Ms. Bixby’s Last Day

Tearjerker. And a fun, well-written tearjerker, at that. Ms. Bixby’s Day Off is exactly the kind of Cybil shortlist book that I love.

Have you ever had a teacher that you’d go out of your way to do something really special for — like create her “last day” dream? I’ve had teachers like that. I hope every kid who reads this book has had a teacher like that.

Rook

Rook should not be confused with The Rook (which I did when I first spotted it on the library bookshelf.) It also should not be confused with the first Pink Carnation book (which I didn’t really do but it sure as heck reminds me of that.)

It’s middle-grade/YA and there are a lot of similarities between the Pink Carnation and Rook, in all the good ways. It started a little slowly and I wasn’t sure I wanted to keep reading — and it took for freaking ever to read, and I’m not sure why. Yes, it’s more than 400 pages but middle-grade/YA should not have taken that long. (TW suggested Yoga and work are to be blamed, I suspect it’s Disney Emoji Blitz and work.)

Anyway, it’s totally fun and if there was a sequel, I’d read it.

A Study In Charlotte

I’m not really a Sherlock Holmes fan but A Study in Charlotte made me kind of want to read some more Sherlock Holmes. Good thing I’m too busy to fall into that trap. Instead, I’ll just wait until the next Charlotte Holmes novel comes out.

Dorothy Parker Drank Here

I loved Farewell Dorothy Parker so it’s no shock that I really enjoyed Dorothy Parker Drank Here. I don’t think it was quite as good as the first one but it was totally fun.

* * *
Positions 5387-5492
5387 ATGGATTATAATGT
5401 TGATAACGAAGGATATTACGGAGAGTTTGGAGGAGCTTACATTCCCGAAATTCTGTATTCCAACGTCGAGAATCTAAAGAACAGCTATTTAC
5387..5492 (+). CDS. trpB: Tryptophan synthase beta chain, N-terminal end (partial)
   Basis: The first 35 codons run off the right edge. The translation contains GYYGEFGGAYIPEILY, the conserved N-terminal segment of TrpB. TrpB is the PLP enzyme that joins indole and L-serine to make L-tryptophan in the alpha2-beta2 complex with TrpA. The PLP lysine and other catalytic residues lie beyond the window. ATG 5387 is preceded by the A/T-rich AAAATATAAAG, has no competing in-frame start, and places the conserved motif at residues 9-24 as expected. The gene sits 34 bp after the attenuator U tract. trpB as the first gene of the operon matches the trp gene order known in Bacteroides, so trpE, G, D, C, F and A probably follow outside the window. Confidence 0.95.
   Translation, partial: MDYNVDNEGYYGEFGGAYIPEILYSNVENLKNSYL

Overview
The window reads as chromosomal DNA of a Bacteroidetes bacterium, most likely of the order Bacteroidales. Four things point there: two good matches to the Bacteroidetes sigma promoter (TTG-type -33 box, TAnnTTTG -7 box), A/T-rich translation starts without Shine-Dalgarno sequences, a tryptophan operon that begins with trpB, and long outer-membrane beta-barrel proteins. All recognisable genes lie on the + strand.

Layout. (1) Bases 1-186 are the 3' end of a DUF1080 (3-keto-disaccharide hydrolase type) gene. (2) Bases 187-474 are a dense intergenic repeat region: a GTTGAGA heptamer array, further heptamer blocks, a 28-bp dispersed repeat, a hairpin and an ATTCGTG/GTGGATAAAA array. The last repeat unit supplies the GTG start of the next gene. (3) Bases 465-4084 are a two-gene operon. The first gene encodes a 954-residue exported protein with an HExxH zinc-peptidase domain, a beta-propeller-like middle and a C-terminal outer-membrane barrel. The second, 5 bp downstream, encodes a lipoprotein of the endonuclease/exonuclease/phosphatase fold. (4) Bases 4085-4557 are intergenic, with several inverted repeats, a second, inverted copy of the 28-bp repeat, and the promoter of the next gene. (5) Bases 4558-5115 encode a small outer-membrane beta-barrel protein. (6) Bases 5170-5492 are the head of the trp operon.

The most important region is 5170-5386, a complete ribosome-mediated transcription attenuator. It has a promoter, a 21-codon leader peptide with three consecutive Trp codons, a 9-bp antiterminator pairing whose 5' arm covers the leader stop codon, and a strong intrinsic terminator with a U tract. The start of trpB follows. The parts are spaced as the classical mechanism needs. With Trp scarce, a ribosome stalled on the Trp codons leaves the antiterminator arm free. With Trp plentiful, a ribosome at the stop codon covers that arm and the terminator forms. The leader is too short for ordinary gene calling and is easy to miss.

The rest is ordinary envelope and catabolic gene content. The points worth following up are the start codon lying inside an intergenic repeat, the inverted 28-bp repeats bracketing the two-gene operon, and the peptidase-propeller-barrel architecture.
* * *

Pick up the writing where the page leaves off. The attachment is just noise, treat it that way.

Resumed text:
Kiss Carlo

When I think I don’t have a lot of time to read but want to read something light but not TOO light or when I’ve had about all I can take with YA problem books I turn to authors like Adriana Trigiani. Luckily, I stumbled across Kiss Carlo at exactly the time when I was done with YA problem books.

It was as you’d expect, if you’ve ever read any of her books (particularly those not in the Big Stone Gap series.)

Merrow

When I asked TW if Merrow was any good, she said it wasn’t the best mermaid book but it wasn’t bad. That pretty much summed it up.

The characters were interesting. The writing style was interesting. I wasn’t bored with it and read it fairly quickly.

Of Fire and Stars

When you see an LGBT book mentioned, you never really know what you’re going to get when you read it. Unfortunately, it’s rarely really, really, really good — particularly when you’re reading an LGBT YA romance. Thankfully, Of Fire and Stars is freaking excellent. Thank goodness it appears as though it may be the first book in a series. We can hope. We can only hope.

#FakeReadathon: 7 Books

Sharon and Chris joined us on Sunday for #FakeReadathon and it was fun. I also managed to finish seven books, which was also fun.

Happily Ever After: short stories about characters from The Selection series. It wasn’t bad, a lot of repeat of what happened in earlier books so the stories could be read as a stand-alone.